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March 10, 2015

Rowan, Rutgers study links BPA exposure to autism

A new study has reported a link between bisphenol-A (BPA), a common plasticizer used in a variety of consumer food and beverage containers, and autism spectrum disorder (ASD) in children. 

BPA is not metabolized well in children with ASD, according to the study conducted by researchers at Rowan University School of Osteopathic Medicine (RowanSOM) and Rutgers New Jersey Medical School (NJMS)

“It has been suspected for a lot of years that BPA is involved in autism, but there was no direct evidence,” said T. Peter Stein, of RowanSOM and the study’s lead author. “We’ve shown there is a link. The metabolism of BPA is different in some children with autism than it is in otherwise healthy children.”

Through a process called glucuronidation, BPA becomes water soluble when it is bound to glucose in the liver. Toxins are removed from the body when BPA is converted to glucuronide and excreted through the urine.

Urine specimens from 46 children with ASD and 52 healthy control children were examined for both free BPA and total BPA concentrations. RowanSOM's Margaret Schluter and Robert Steer were responsible for laboratory analysis, while child neurologist Xue Ming of NJMS recruited the study populations.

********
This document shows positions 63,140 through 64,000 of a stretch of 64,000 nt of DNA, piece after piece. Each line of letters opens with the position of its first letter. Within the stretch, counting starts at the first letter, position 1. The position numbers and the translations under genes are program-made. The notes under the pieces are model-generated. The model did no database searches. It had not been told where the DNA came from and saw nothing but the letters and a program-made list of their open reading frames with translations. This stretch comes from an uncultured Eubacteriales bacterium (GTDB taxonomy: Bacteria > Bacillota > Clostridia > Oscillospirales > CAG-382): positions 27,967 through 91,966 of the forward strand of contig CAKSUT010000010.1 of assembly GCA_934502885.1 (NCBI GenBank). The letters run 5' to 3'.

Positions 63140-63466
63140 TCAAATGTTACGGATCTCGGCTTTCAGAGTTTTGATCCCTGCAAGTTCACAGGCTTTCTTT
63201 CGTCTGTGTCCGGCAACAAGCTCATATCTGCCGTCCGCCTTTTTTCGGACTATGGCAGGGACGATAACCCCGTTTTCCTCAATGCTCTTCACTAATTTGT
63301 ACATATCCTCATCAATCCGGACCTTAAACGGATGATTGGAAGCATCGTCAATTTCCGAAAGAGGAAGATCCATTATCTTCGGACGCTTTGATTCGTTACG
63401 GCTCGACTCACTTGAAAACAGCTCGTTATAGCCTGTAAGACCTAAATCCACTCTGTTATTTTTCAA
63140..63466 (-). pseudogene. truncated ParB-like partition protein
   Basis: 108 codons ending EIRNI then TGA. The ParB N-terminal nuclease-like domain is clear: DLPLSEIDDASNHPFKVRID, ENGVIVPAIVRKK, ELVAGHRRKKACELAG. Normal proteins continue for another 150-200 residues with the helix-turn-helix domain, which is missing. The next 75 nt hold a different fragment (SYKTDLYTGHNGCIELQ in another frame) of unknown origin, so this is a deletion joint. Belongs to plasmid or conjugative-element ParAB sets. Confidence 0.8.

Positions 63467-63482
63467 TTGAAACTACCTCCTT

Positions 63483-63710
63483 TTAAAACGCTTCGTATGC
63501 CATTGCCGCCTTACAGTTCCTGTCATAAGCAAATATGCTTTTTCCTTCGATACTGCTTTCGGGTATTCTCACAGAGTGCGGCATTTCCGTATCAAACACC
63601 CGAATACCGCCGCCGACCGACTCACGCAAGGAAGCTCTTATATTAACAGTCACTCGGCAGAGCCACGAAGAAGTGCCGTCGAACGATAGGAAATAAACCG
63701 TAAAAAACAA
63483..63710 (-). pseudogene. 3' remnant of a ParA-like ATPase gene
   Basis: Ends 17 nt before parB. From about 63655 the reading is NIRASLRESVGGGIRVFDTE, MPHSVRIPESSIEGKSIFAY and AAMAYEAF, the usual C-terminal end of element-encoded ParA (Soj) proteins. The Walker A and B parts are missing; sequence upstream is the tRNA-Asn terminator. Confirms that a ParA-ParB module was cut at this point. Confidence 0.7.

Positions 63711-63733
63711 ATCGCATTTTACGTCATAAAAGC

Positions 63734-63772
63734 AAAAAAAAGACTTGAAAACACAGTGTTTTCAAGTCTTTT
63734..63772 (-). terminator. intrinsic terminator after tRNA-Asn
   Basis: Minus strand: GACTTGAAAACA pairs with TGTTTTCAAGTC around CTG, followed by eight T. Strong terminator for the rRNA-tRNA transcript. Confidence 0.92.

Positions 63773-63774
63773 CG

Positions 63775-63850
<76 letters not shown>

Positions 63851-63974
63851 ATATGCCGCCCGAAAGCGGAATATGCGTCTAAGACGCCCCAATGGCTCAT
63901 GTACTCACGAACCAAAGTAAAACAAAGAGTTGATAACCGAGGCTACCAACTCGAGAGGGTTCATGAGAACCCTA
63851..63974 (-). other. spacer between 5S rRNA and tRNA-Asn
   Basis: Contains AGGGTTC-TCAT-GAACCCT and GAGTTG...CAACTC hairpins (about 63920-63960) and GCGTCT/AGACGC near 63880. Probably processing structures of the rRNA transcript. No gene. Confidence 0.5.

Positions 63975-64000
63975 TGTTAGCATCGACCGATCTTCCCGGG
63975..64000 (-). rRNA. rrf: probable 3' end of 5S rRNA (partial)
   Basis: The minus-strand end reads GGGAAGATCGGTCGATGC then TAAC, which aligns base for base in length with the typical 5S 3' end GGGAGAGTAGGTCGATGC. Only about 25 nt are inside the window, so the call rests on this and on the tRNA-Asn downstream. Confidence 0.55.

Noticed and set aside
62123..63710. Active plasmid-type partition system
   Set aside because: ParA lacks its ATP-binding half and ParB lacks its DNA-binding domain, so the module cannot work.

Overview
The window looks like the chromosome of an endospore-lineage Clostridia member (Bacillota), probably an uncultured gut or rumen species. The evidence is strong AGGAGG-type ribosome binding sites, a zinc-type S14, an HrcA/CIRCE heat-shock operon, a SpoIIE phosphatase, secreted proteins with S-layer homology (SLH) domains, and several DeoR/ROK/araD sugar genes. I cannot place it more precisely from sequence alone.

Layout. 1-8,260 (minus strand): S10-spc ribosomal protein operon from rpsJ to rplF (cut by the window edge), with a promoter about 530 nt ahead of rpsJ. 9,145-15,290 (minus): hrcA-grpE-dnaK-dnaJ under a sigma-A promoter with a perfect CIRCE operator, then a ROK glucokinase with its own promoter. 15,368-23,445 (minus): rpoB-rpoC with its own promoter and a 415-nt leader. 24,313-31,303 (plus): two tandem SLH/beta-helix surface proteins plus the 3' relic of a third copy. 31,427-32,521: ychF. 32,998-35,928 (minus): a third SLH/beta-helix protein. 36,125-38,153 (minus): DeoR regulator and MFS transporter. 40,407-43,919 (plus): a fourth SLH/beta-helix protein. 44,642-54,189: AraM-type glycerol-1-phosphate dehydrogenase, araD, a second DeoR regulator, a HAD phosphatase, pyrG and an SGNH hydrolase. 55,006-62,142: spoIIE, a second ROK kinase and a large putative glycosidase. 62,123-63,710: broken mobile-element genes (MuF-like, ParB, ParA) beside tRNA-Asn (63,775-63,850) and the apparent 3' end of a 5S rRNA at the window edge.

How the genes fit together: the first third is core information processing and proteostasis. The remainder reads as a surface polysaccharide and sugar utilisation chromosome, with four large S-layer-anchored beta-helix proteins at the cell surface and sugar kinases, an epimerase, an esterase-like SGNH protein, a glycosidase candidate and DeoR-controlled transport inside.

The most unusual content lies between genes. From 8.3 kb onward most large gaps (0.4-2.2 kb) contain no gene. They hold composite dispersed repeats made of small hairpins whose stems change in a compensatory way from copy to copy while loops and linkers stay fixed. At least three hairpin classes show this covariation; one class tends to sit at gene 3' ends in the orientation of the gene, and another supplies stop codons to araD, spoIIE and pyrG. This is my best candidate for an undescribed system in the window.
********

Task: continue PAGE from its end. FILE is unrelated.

The researchers also screened for all the chemicals found in the children’s urine. The metabolomics analyses showed that the ASD group had greater correlations between metabolites detected and total or fraction BPA than the controls.

“Other studies involving rodent data have shown that BPA functions as an endocrine disruptor, but ours is the first to show this in humans and the first to associate it to autism,” Stein said. “The observations show that for some children there was a relationship between intermediary metabolism, the ability to conjugate BPA and symptoms of autism.”

Although the study involves a relatively small number of subjects, Stein said the apparent link between autism and BPA suggests the opportunity for further research.

"One implication of our study is that there might be a benefit to reducing BPA exposure for pregnant women and for children with autism,” he said.

Grants from the New Jersey Governor’s Council for Medical Research and Treatment of Autism and the National Institutes of Health, as well as a contract with the U.S. Department of Defense, were used to fund the research.

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